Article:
Skip to content

Oncology on Canvas project scheduled for Union City stop

Oncology on Canvas project scheduled for Union City stop

Posted: Thursday, August 14, 2008 11:25 pm
By: Glenda H. Caudle Special Features Editor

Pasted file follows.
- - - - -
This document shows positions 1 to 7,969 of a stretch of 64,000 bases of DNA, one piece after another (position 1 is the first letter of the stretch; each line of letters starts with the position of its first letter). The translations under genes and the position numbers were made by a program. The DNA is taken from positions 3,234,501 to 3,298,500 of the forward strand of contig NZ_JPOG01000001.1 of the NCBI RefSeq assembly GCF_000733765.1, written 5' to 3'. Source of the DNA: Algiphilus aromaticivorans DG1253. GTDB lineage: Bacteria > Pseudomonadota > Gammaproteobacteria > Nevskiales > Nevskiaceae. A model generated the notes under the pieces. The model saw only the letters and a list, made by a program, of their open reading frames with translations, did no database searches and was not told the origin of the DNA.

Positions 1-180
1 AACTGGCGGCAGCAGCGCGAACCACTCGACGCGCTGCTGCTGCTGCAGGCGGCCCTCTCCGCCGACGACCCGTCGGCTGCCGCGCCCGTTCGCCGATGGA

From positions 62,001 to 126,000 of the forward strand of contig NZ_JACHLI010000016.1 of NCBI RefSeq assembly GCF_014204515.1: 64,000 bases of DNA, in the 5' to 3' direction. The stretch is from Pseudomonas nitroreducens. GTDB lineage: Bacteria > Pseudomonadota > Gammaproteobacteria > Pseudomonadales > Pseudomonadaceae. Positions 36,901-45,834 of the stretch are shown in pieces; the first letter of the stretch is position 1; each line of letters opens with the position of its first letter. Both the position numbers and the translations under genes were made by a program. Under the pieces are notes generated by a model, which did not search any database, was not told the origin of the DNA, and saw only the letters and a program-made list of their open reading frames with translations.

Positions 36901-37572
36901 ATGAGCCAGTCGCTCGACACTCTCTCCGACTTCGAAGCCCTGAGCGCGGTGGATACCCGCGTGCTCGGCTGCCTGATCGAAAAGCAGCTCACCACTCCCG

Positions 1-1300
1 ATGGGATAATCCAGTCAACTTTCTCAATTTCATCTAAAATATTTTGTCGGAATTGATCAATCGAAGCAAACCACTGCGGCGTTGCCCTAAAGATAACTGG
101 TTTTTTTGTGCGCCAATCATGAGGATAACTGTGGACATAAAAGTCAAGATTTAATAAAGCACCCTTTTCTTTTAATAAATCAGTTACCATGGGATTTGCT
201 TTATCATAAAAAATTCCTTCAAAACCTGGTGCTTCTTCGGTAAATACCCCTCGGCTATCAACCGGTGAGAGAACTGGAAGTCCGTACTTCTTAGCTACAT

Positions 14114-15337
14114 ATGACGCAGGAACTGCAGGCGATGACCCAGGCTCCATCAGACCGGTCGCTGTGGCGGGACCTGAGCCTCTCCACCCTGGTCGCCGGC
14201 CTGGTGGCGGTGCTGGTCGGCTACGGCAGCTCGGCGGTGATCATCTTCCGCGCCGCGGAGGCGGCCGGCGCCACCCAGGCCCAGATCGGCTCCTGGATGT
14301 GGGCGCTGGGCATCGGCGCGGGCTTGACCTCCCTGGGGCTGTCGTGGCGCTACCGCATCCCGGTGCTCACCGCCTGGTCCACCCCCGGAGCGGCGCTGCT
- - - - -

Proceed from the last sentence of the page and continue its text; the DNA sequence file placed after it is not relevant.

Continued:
By GLENDA H. CAUDLE Special Features Editor Emotion must find an outlet. For some who have experienced the overwhelming emotion tied to a diagnosis of cancer for themselves or a loved one, the outlet has been art — imagining it, creating it, viewing it, recalling it. In 2004 and again in 2006, Eli Lilly and Company sponsored the Lilly Oncology on Canvas project and invited people from all over the world to “put their feelings about cancer on canvas and in narrative.” In 2006, the invitation resulted in 2,151 pieces of art from 43 countries in the categories of oil, watercolor, acrylic, photography, pastel and “other,” which included any additional type of one-dimensional, mixed media offerings. Artists’ entries from the U.S. and Puerto Rico numbered 492 in the world competition. The majority of the U.S. entries came from people diagnosed with cancer (55 percent); family members, friends and caregivers (29 percent); health care providers (9 percent); and artists/art students (7 percent). Entries were reviewed by a global panel of independent judges who based their choices on the artwork and accompanying narratives that best portrayed the meaning of the cancer journey. Winners of the U.S. competition were officially announced at the Lilly Oncology on Canvas U.S. finale at The Level — Metropolitan Pavilion in New York Dec. 5, 2006. Each winner received a sum of money donated to a cancer charity they chose. The first place U.S. winner, Anne Wilson of Morganton, N.C., was awarded a $10,000 donation to her cancer charity choice and an all-expense paid trip to New York for two to attend the finale. The second-place winner was able to forward $5,000 to the cancer charity she selected and the third-place winner became a donor to the tune of $2,500 for her cancer charity. Ms. Wilson’s winning photograph was titled “This Is Not the Dress Rehearsal.” Her award went to the University of North Carolina Lindberger Comprehensive Cancer Center in Chapel Hill. “Our precious daughter felt strongly about these words from an early age,” her parents said. “It was as if she knew something the rest of us did not know. When she was diagnosed at age 23 with small cell lung cancer, she continued to remember these words.” Area residents will be able to view much of the emotion embodied in artistic works at an upcoming showing at Family Cancer Center at 1012 South Miles Ave. in Union City Aug. 25 from 2-4 p.m. Dr. Margaret Gore, oncology and hematology specialist, is inviting not only cancer patients and their families but all who would like to view the work to visit. “This program was conceived by Eli Lilly and Company as a way to honor the journey of those whose lives have been affected by cancer. The rich tapestry of emotions conveyed in these pieces of art endures and provides hope and inspiration to others,” a spokesman said. “We believe that all those diagnosed with cancer are survivors from the moment of diagnosis, and where there is life, there is hope. Lilly Oncology on Canvas embodies this spirit,” according to Ellen Stovall. She is a two-time cancer survivor of 34 years and is president and CEO of National Coalition for Cancer Survivorship, a partner with Eli Lilly and Company in the project. For more information about the art showing, call the Family Cancer Center at 884-1412. Published in The Messenger 8.14.08